Immigrant Labour and Workplace Safety
Using standard as well as recently developed univariate and bivariate count data models, this paper analyses the determinants of workplace accidents using a firm data set for Germany. Given the tight system of public workplace safety regulation, introduced partly as early as in 1869 and the important role of foreign labour in manufacturing, the focus is on the impact of work organization and interdependence between native and foreign workers. The empirical results indicate that there are no significant differences between natives and foreign workers regarding technological determinants of workplace accidents. The employment of guest workers has a strong positive effect on the job safety of natives, however. The estimates imply that a 1% increase in the employment of guest workers is associated with a 1.7% decrease of less severe accidents and a 1.3% decrease of severe accidents of natives. The empirical results also indicate that foreigners' representation in the work council is an important factor for increasing workplace safety for guest workers.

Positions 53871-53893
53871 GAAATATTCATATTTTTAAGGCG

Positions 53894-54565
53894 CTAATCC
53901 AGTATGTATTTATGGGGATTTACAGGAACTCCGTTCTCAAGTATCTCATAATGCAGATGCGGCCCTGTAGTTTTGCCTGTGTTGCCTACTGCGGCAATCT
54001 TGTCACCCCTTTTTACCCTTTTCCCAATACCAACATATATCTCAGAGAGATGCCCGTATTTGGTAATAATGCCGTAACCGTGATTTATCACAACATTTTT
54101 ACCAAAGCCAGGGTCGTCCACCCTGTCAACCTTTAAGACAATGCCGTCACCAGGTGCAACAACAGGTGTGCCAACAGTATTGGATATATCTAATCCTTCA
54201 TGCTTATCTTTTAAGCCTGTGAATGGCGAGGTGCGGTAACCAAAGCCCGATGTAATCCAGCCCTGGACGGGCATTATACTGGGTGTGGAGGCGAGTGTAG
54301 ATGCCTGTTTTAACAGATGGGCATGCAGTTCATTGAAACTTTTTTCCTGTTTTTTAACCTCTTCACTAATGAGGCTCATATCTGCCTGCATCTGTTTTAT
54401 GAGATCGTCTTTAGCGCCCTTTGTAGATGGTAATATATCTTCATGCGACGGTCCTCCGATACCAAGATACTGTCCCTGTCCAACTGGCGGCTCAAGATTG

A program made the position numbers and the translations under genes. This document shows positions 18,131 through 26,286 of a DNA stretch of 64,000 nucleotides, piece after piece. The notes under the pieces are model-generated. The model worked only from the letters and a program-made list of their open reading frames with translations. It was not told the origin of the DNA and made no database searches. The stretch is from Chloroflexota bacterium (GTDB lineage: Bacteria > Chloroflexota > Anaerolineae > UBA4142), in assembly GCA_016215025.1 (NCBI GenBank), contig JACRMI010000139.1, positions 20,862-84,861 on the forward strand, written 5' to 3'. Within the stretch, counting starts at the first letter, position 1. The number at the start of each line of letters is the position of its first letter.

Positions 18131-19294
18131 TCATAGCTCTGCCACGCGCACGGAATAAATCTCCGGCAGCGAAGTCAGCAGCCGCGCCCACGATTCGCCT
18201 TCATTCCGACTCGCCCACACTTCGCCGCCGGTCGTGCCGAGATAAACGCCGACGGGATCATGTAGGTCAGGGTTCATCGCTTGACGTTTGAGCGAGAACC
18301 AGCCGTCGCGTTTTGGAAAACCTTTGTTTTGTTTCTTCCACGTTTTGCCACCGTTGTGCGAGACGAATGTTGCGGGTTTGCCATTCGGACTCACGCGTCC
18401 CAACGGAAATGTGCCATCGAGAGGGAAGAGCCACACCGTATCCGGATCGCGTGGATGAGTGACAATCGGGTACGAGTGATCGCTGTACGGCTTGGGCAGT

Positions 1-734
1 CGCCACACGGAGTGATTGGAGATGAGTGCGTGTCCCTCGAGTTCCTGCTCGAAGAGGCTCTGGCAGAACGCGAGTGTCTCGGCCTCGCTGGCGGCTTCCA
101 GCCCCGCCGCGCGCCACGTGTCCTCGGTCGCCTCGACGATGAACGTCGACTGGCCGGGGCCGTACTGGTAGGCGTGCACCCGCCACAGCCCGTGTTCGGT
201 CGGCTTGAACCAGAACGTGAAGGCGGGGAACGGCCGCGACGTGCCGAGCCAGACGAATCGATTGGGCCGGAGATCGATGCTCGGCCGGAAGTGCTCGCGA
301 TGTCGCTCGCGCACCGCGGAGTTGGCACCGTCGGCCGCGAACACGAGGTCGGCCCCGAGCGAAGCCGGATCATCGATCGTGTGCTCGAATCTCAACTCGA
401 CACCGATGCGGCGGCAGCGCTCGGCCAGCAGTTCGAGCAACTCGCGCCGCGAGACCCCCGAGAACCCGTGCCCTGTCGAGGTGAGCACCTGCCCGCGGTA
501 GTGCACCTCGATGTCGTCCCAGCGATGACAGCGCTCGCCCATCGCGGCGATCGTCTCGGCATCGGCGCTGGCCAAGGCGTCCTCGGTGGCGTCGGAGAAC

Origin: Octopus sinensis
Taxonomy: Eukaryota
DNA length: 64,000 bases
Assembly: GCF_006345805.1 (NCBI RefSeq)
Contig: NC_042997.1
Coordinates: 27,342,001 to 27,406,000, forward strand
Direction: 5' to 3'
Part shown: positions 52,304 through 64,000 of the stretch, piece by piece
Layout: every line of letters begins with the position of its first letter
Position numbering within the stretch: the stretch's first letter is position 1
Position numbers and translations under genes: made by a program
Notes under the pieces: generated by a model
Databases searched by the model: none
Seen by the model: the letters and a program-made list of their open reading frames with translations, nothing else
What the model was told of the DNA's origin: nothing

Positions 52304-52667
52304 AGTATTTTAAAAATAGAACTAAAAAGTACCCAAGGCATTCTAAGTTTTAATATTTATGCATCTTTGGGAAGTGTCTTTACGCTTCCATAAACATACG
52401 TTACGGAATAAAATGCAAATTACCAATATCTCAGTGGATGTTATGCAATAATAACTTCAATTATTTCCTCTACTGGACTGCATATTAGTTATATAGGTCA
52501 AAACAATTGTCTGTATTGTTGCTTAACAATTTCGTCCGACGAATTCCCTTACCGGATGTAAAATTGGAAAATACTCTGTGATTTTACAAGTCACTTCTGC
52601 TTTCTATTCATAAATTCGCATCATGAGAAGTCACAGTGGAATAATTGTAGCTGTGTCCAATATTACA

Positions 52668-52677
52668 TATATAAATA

|Date of creation:||Nov 1998|
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